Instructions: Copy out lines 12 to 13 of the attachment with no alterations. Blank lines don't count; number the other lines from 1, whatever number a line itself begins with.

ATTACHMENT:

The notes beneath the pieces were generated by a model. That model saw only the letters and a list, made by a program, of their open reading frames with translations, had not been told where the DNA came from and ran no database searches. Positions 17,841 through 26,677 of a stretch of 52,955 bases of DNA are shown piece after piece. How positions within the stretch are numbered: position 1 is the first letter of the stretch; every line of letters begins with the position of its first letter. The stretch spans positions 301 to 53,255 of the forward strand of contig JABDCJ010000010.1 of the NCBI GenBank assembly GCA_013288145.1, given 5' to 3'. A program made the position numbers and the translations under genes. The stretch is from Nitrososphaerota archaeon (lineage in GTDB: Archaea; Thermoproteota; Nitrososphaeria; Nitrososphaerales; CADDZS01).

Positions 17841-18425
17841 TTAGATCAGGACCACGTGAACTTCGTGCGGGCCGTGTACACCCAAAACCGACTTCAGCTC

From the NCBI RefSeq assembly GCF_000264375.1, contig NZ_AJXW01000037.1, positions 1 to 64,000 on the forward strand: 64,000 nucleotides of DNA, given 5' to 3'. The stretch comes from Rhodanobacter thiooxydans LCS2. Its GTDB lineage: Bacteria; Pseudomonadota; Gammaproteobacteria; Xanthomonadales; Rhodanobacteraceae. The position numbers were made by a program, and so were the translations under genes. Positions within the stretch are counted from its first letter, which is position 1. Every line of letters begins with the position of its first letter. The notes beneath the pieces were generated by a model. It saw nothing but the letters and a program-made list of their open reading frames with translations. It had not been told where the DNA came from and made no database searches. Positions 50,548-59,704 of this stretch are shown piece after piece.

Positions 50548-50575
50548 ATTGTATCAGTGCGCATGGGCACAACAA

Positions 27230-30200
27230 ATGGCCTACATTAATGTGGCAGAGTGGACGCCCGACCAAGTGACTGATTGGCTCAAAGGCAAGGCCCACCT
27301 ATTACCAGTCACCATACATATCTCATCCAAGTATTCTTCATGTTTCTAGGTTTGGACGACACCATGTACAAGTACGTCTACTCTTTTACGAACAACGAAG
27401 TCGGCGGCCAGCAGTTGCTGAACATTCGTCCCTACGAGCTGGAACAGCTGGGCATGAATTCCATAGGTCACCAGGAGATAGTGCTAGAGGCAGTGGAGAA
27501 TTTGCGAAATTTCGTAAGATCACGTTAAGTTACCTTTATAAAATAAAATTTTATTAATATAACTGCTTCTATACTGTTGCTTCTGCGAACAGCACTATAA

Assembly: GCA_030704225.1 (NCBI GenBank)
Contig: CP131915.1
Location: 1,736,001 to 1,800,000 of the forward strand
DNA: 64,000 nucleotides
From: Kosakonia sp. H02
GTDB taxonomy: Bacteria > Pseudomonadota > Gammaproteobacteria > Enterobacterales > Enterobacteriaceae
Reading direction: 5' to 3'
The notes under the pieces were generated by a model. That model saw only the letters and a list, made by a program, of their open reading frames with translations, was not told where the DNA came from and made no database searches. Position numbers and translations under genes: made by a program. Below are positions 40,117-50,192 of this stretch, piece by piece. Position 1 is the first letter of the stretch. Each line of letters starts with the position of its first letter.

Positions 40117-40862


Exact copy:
Assembly: GCA_030704225.1 (NCBI GenBank)
Contig: CP131915.1